CollectiveSun is proud to be the only company in America that exclusively helps nonprofits and tax exempt organizations fund solar projects nationwide. CollectiveSun was founded in 2011 on the principle all nonprofits and tax exempt organizations should have access to solar power. Our team of experts understand the financing challenges nonprofits and tax exempt organizations face better than anyone else. Our proprietary funding models were designed to minimize your nonprofit and tax exempt organizations time and effort while guaranteeing the least expensive funding options available. IRS rules unfairly dictate nonprofits and tax exempt organizations are excluded from utilizing tax benefits because of their tax exempt status. However, CollectiveSun’s innovative financing model applies tax credits that reduce the cost of your nonprofit or tax exempt organization’s solar project by 15%!
- CollectiveSun can reduce ANY solar installer’s bid by 15% on projects 50kW or greater
- CollectiveSun can help finance solar projects for ANY nonprofit or tax exempt organization nationwide
- CollectiveSun will ALWAYS offer the least expensive funding options
- CollectiveSun does not attach any liens to the nonprofit or tax exempt organization’s property
- CollectiveSun can use one or ANY combination of the payment options below to fund projects
There Are 5 Options to Fund a Solar Project
Solar Power Agreement (SPA)
Under traditional “full cost” PPAs, a large bank, a Wall Street Investor or another unaffiliated entity is profiting from the financing of your nonprofit or tax exempt organization’s solar project. CollectiveSun’s SPAs differ because they are funded by community members who profit from the transaction, thereby keeping dollars in the community.
Regardless of who is funding your project, someone’s making money on the transaction.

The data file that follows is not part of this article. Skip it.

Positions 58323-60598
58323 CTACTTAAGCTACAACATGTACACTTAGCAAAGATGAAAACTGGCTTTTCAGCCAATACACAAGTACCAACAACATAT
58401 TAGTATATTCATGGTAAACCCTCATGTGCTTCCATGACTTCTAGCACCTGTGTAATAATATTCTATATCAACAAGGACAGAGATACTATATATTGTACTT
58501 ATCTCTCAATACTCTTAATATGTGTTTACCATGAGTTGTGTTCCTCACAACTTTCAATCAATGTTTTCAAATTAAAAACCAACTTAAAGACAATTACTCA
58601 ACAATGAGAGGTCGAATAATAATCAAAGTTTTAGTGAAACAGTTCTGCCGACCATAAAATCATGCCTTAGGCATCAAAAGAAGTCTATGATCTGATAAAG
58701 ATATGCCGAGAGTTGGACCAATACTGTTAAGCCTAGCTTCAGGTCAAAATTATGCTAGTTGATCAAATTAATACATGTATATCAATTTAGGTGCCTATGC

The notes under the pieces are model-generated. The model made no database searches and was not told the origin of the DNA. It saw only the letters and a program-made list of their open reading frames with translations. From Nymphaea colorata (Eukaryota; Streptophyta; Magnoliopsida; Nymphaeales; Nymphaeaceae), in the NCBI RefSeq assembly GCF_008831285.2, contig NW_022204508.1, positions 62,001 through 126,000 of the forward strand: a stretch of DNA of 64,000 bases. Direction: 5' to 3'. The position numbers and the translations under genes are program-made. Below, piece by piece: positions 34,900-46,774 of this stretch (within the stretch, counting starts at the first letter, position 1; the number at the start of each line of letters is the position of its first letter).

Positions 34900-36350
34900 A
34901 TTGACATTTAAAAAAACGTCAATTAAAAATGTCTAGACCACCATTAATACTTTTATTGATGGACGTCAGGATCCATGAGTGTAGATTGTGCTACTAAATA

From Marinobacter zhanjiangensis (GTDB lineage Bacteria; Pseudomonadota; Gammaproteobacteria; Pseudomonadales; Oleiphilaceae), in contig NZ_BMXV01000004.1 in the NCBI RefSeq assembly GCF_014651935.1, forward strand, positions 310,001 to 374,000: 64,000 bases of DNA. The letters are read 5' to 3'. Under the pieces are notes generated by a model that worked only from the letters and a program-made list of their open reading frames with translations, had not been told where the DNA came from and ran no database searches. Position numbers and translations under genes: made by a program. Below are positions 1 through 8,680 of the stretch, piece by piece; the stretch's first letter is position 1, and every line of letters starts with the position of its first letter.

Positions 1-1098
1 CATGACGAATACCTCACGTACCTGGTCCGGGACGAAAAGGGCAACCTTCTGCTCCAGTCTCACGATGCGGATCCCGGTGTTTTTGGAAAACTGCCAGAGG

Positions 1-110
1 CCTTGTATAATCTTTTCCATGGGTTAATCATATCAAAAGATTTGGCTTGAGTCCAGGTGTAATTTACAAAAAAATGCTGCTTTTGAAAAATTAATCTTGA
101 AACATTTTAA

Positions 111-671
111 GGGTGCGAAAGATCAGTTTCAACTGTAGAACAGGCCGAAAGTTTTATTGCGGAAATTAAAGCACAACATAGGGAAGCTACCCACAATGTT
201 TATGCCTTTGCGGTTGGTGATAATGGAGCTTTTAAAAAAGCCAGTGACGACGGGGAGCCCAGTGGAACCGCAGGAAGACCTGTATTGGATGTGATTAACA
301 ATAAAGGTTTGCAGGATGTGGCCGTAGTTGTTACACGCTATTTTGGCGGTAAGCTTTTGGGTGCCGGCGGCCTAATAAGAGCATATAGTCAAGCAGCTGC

CollectiveSun believes the community members should be that "someone" because…
- 1. The community will evaluate the default risk of their nonprofit or the tax exempt organization lower than a traditional financing company and will accept a lower interest rate.
- 2. Keeping dollars local and having supporters of the nonprofit or tax exempt organization benefit is better than sending profits to a large bank or a Wall Street investor.
Another way of looking at it
Getting financing from a large bank or traditional solar financing company means your nonprofit or tax exempt organization is going to be paying a lot more in the long run because banks categorize nonprofit and tax exempt organizations as "risky" investments and to mitigate the perceived risk, they attach exceptionally high interest rates to the transaction. Going to your community and using the CollectiveSun CrowdLending platform means your nonprofit or tax exempt organization will pay substantially less and your community members are the ones that will benefit.
CollectiveSun believes the time to ask for donations is when your investors are receiving their loan repayments. During the annual loan repayment notification process, when CollectiveSun informs community members their loan repayments are arriving and how much principal and interest they’ve earned during the year, we offer them an opportunity to donate all or a portion of their repayments back to the nonprofit or tax exempt organization they love and support. This unique component of CollectiveSun’s CrowdLending campaign provides nonprofit and tax exempt organizations with an opportunity to “double dip” from a singular investment. The nonprofit or tax exempt organization receives the initial loan amount to fund the solar project and then charitable donations are received when these same funds are paid back annually to the investors.